• Extremely usefull to have a root bone when animating to place the character in pose mode without impacting the rest of the armature that wears the actual animation.

To fix this:

  1. Tab into edit mode.
  2. Make sure your 3D cursor is at the world center by pressing ⇧ ShiftS > Cursor To World Origin
  3. Press ⇧ ShiftA to add a bone at the 3D cursor
  4. Select it and rename it to Root
  5. Bones don't have the same coordinates axes than the world, so to make it simpler for animation, I advise you to set its tail position to these coordinates to that it points to the +Y axis and is therefore aligned with the world when animating: enter image description here
  6. Select SpineBottom then ⇧ Shift select Root
  7. Press Ctrl P > Make Parent (Keep Offset)

If you go in Pose mode, and try to move the root bone with Local transform orientations, you should see the gizmo pointing the same way as the world, and the corresponding axes values changing in the sidebar:

enter image description here

Weight paints

First, a little mesh fixing to avoid issues with weights:

  1. Select your mesh objects
  2. ↹ Tab into edit mode
  3. A to select all
  4. Hit M > Merge By Distance to remove all overlapping vertices

For the legs deformation, it really is just an incorrect weight painting.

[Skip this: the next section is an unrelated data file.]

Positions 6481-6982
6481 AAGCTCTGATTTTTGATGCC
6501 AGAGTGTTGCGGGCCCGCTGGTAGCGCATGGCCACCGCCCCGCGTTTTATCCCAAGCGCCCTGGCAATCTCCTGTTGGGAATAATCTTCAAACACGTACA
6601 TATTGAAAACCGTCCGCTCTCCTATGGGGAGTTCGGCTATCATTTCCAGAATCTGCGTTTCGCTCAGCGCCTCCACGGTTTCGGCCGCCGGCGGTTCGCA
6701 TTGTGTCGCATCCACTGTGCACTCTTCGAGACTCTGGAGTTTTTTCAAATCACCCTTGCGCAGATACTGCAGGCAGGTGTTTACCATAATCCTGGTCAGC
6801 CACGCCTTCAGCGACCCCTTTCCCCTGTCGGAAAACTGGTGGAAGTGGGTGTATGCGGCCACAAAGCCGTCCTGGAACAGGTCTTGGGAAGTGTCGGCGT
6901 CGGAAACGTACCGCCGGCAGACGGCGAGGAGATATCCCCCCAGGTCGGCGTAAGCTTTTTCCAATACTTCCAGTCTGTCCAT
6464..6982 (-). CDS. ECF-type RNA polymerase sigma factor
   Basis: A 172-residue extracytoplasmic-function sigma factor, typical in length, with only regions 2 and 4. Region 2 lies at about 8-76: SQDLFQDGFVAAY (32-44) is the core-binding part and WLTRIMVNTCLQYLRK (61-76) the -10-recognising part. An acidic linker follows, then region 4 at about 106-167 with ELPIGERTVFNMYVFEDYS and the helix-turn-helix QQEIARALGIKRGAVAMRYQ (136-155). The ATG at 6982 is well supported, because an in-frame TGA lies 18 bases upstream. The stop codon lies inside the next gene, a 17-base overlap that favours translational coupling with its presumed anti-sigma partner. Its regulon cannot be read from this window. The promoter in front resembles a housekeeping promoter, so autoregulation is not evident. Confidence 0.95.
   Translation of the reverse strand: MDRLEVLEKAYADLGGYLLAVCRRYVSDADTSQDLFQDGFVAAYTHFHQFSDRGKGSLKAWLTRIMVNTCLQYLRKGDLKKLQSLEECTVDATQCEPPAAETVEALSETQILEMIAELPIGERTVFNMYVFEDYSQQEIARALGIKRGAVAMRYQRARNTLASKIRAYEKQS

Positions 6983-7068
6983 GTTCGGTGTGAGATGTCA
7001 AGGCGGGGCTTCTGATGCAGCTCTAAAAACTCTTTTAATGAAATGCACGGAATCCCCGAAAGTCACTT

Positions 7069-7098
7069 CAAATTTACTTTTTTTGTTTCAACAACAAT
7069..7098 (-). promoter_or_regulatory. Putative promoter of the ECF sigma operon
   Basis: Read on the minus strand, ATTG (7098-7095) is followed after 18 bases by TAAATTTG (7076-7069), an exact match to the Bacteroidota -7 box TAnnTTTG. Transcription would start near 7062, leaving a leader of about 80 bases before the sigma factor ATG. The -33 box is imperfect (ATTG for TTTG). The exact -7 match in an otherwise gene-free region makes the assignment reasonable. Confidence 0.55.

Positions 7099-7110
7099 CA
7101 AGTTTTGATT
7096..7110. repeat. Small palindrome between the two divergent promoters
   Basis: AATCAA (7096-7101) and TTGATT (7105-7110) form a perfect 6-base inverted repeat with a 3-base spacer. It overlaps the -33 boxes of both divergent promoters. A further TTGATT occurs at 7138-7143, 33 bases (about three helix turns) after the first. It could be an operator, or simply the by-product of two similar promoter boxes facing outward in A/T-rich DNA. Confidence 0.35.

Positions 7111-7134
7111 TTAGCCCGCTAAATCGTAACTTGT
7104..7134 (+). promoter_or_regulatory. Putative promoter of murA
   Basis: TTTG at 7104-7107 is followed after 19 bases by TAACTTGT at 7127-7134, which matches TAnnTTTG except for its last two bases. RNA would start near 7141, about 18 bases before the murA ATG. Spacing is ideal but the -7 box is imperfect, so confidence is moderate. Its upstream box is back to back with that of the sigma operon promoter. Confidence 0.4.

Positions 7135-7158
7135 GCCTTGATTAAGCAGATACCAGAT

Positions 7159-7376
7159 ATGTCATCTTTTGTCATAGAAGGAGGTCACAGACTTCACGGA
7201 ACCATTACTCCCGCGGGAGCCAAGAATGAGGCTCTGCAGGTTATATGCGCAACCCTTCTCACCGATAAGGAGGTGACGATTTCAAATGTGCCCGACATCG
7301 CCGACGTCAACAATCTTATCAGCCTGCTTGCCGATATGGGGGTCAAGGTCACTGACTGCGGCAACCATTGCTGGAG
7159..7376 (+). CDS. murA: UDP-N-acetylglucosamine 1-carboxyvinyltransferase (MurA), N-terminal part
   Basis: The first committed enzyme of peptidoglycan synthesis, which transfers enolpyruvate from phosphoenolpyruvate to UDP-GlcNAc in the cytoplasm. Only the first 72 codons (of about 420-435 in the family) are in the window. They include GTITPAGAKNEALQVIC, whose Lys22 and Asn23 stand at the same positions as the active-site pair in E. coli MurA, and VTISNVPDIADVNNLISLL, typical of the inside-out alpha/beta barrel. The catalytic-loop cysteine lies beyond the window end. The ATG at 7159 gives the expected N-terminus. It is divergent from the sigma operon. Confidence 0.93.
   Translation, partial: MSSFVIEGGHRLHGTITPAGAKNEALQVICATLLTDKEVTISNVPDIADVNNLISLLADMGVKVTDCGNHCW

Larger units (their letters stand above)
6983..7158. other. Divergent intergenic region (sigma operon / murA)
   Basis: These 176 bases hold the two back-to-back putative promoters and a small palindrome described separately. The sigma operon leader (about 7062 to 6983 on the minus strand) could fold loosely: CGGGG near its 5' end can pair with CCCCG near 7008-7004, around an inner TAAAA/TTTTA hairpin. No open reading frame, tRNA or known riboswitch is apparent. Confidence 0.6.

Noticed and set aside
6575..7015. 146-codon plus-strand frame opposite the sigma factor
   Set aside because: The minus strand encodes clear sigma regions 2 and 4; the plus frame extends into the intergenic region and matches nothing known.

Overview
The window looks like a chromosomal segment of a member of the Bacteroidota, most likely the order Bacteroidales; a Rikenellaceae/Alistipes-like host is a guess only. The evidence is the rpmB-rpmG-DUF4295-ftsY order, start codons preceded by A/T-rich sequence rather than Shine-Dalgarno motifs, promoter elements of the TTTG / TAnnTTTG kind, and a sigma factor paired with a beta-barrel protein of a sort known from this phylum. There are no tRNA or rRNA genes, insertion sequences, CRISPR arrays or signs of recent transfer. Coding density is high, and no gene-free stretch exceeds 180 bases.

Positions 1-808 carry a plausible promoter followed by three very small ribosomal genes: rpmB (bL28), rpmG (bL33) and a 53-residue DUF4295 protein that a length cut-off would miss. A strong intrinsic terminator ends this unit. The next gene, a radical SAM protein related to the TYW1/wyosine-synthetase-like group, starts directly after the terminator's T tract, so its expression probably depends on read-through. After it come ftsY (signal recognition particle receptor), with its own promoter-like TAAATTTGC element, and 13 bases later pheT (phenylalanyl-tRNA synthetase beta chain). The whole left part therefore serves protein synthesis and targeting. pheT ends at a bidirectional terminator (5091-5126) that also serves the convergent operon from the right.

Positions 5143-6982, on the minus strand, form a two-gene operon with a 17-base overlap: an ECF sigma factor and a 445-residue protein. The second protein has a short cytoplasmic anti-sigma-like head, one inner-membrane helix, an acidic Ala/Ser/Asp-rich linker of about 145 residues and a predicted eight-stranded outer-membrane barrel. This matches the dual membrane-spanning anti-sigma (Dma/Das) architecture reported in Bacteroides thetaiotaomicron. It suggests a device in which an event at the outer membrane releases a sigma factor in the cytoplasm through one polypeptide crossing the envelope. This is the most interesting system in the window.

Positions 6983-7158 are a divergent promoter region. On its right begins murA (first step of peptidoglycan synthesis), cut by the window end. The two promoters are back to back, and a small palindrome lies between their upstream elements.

If you select the right leg mesh object, ↹ Tab into weight paint, and ⇧ ShiftRMB RMB on the thigh to select the Sock.L vertex group, you will see that it is indeed painted to be affected by the Sock.L bone. Hence, the wrong deformation.

To fix this, multiple ways:

  • With all the fixes we did, you could just run an automatic weights generation and have only small fixes left to perform. To do this: select all the mesh objects, then armature, then ⎈ CtrlP > Parent to Armature Deform with Automatic Weights.

  • In edit mode, select a part of mesh you want to remove from a vertex group, then in Properties Editor > Mesh Data tab > Vertex Groups panel, select the vertex group you want to remove it from and hit the Remove button.

  • In Weight Paint mode, ⇧ ShiftRMB RMB to select the vertex group you want to preserve. Then go to the menu Weights > Normalize All to normalize all vertex groups. It will make it so that the product of all weights for each vertex doesn't exceed 1.

To avoid creating this issue in the future:

When painting weights, enable auto normalize and multi-paint in the options' popover in the top-right viewport corner:

enter image description here

  • 1
    $\begingroup$ Wow this is a lot of useful information, I am looking over it all now and I greatly appreciate the help $\endgroup$ Aug 7, 2023 at 21:32
  • 1
    $\begingroup$ I just got everything fixed and this was super helpful!!! Thank you again for all your help! $\endgroup$ Aug 7, 2023 at 22:16
  • $\begingroup$ Glad it helped. Please don't forget to look at my answer's top left corner to upvote it and use the ✔️ button to mark it as the right answer :) $\endgroup$
    – L0Lock
    Aug 8, 2023 at 1:53

You must log in to answer this question.

Not the answer you're looking for? Browse other questions tagged .